Review Monty Don’s Spanish Gardens

Friday evening marked the start of Monty Don’s Spanish safari, bringing some of the country’s most beautiful private and urban gardens, community projects and parks to our screens.

Monty Don's Spanish Gardens

Admittedly somewhat enviously, but watching Monty Don roaming around imposing palaces, intriguing gardens and contemporary urban spaces in Spain was nothing less than a pleasure. Don’s enthusiasm and knowledge underpin the well researched programme, which puts the emphasis on the ‘culture’ in horti-culture.

In the first episode, Don travels across central Spain, beginning his journey at the vast Escorial before heading to Madrid, Toledo, other parts of Castile and finally, Valencia. With a generous palette of thought-provoking gardens, the series manages to shed light on the myriad of cultural influences that have shaped Spanish culture and gardens over the course of it’s rich history, right across its incredibly diverse landscape with varyingly challenging climates.

The first episode covered a series of interesting historical imperial palaces, domestic gardens, designed by passionate amateur gardeners as well as professional Spanish and International garden designers, ornamental-farm gardens, vast parks, urban landscapes and a really interesting selection of biophilic gardens in offices, schools and train stations. And of course, that garden designed by dogs – which sounds bonkers, but is a beautiful, dynamic garden that perhaps is a good lesson in how to effectively embrace change in our gardens.

At first glance, the programme manages to provide not only that welcome element of tv escapism, but more so, a valuable lesson in the requirement to working more closely with the landscape and coping with the challenges of the (harsh) climate. Compared to the harsh conditions gardeners in Spain experience on a daily basis, our gardens are spoilt. Rich in plant diversity – possibly too rich, but also fortunate in terms of much milder and more conducive climatic conditions. The latter is changing and seeing how gardeners and designers in Spain manage to create beautiful gardens in the harshest of conditions is a lesson to us all.

A few episode highlights:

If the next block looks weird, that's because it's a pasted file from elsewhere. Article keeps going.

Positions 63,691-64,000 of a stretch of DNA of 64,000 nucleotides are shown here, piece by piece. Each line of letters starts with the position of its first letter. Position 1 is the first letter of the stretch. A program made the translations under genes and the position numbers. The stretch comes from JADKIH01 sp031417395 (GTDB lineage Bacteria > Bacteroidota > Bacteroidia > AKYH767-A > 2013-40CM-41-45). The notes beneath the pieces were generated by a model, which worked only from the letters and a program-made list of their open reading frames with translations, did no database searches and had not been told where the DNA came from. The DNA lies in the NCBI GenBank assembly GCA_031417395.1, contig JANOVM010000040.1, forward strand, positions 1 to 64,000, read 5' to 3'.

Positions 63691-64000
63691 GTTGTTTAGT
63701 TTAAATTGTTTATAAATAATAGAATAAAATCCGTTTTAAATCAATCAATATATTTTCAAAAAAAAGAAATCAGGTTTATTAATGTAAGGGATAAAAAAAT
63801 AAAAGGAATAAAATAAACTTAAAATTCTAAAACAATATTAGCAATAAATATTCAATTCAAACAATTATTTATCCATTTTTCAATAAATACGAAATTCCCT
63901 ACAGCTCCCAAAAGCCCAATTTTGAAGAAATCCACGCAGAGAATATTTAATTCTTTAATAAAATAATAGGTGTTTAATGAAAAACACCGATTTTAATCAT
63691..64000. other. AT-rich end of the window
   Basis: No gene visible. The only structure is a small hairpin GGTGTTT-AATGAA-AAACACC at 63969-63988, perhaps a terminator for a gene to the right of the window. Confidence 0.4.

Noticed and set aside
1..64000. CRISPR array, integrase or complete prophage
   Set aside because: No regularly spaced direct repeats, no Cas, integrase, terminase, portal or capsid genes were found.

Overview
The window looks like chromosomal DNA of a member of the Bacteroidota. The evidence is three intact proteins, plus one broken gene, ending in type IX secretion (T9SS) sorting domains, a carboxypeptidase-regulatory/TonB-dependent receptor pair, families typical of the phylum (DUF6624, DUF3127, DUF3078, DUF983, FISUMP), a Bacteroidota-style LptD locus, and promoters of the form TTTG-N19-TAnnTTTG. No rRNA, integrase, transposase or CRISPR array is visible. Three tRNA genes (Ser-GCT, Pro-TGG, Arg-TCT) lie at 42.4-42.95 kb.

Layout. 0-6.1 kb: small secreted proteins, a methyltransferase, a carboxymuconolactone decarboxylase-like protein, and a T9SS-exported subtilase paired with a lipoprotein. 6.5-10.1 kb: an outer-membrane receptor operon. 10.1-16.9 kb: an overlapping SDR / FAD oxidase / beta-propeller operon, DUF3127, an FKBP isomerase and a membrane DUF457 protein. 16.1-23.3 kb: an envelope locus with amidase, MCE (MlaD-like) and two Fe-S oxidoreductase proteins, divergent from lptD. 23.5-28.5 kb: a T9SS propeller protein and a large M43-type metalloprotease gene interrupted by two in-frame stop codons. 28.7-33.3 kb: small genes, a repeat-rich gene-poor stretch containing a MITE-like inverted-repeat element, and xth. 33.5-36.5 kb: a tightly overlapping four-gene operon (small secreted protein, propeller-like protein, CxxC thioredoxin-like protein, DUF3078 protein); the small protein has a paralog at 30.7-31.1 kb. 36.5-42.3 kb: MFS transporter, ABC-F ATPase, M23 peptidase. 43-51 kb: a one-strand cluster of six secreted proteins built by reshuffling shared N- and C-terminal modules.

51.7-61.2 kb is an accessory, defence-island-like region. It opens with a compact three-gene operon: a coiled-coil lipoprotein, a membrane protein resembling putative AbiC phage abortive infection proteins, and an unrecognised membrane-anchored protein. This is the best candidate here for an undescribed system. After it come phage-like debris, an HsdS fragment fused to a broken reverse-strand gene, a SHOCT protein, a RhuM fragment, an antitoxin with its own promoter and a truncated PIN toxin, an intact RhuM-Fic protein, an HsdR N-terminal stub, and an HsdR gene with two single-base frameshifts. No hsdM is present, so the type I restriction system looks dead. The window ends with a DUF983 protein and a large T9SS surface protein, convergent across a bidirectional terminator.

• Dehesa de Yonte in Avila designed by Miguel Urquijo – Mediterranean and Castilian inspired garden on the edge of a reservoir with granite terracing, surrounded by native holm oaks, centenary olive trees, cypresses and its merged cohorts of shrub and perennial species. Irrigated for sure but beautifully integrated into its surroundings with its ‘natural’ selection of species.
  • La Moraleja by Alvaro Sampedro in Madrid – A garden with dynamic and evolving spaces shaped by the meanderings of dogs, reflecting the passing of time and one that is in constant evolution.
  • Reggio School in Madrid – Playful building featuring cork walls, concrete arches, porthole windows and zigzagging roofs. designed by architect Andrés Jaque that aims to be as colourful and playful as a child’s imagination. Planting of internal spaces such as the tropical atrium and the “green windows” throughout, completes the school’s unique educational ecosystem. A model for schools in the UK and around the world.
  • Vertical garden in the Santander Bank in Madrid, designed by Luis Gonzalez-Camino. Covering almost 600 square metres with some 20,000+ plants from 25 different species, the towering garden rises up the eight floors of the building’s internal space. Outside, there are terraces planted with tropical plants. Originally created in 1975 as an integral part of the building, the vertical garden was designed to be a lush green garden for the benefit and wellbeing of the bank’s employees. Natural sunlight pours through the space via the glass ceiling, making it in effect a large greenhouse. This vertical garden is a good example of biophilic design, where the building is connected to the natural environment with its interior planting and views to the green world.
  • Madrid Atocha Station – An atrium in the old part of the station now features an impressive botanical garden with more than 5,000 plants spanning 400 different species. The tropical garden is a quiet and relaxing space that offers an excellent counterpoint to the hustle and bustle of train stations.
  • Granja Alnardo, Ribera del Duero, Spain – Designed by Tom Stuart-Smith for the celebrated wine maker Peter Sisseck. Fascinating large garden, very much an experiment in the making as the (local only) plants are pretty much left to their own devices and have to make do with no water, no chemicals, fertilisers or imported soil. Looking a tad bare as Don walked through it, but as Sisseck confidently explained the toughest plants will set seed and slowly populate the garden. Santolina, Rosemary and Euphoria seem to be coping and are forming elegant low mounds around the house and on the hill side.
  • Un-named ruin garden in 15th century monastery in Toledo. Grandeur of the surviving structure, paired with the large, green planting is quite staggering. As Don points out the restraint of the planting adds to its beauty. Dramatic fusion of islamic and Christian history sits right at the heart of this and Spanish gardens. Shame it’s not open to the public as this is one to see.

Episode 2 of Monty Don’s Spanish Gardens will air on Thursday the 29th of February at 20:00 on BBC 2.